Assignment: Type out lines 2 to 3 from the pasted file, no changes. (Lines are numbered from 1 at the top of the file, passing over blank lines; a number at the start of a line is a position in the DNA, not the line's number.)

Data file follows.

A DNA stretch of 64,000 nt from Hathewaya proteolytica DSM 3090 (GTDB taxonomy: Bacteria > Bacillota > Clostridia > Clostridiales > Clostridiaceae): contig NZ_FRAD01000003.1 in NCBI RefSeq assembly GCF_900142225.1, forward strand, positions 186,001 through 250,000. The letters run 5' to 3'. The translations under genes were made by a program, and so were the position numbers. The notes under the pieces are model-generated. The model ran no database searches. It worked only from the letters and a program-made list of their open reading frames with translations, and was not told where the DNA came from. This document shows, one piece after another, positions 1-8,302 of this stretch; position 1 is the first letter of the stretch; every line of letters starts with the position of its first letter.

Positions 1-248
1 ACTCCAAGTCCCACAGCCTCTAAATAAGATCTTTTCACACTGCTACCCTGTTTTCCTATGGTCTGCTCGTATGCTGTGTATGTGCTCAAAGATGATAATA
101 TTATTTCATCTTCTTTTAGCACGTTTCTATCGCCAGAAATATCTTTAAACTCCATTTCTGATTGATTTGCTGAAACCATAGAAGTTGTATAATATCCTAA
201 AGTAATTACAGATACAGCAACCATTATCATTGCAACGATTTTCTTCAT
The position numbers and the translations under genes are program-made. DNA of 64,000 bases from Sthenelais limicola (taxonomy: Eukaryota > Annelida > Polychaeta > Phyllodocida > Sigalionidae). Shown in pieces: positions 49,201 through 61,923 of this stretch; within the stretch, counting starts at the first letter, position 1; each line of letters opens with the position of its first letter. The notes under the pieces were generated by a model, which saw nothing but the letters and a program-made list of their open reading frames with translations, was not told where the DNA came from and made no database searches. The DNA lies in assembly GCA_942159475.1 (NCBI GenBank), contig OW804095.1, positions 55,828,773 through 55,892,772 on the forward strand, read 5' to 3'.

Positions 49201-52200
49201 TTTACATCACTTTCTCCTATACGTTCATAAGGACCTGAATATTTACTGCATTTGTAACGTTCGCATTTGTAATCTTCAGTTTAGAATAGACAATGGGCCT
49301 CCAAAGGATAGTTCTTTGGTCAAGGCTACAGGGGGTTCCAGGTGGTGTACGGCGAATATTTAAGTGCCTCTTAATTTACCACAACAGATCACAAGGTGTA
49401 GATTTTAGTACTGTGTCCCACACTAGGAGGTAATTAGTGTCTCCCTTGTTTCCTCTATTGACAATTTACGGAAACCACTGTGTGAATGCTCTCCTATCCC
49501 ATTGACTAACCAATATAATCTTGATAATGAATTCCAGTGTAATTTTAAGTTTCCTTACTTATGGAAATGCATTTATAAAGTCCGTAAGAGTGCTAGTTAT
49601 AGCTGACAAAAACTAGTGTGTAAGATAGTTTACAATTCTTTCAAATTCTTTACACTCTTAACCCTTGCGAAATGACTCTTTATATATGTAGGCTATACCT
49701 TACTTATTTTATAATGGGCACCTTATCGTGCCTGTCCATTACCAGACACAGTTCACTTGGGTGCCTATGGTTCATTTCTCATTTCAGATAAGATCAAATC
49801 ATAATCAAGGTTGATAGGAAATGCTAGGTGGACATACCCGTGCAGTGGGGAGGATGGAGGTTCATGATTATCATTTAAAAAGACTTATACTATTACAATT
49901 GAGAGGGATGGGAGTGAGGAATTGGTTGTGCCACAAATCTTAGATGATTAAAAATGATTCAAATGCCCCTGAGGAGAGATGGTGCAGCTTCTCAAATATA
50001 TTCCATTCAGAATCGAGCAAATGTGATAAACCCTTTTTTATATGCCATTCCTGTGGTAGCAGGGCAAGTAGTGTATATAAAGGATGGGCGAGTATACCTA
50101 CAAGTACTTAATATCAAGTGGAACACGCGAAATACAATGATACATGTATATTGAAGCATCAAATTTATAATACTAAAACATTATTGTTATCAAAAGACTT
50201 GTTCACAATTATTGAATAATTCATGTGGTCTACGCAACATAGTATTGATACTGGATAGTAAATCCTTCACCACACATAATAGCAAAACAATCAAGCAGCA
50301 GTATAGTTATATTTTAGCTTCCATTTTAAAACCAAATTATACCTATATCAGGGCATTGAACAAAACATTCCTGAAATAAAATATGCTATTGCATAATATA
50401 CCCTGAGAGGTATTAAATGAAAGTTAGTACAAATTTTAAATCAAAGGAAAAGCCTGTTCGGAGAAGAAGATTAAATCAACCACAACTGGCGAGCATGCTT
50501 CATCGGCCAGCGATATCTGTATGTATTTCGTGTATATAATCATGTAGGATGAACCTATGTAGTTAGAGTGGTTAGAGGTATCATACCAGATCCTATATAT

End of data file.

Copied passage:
Positions 1-248
1 ACTCCAAGTCCCACAGCCTCTAAATAAGATCTTTTCACACTGCTACCCTGTTTTCCTATGGTCTGCTCGTATGCTGTGTATGTGCTCAAAGATGATAATA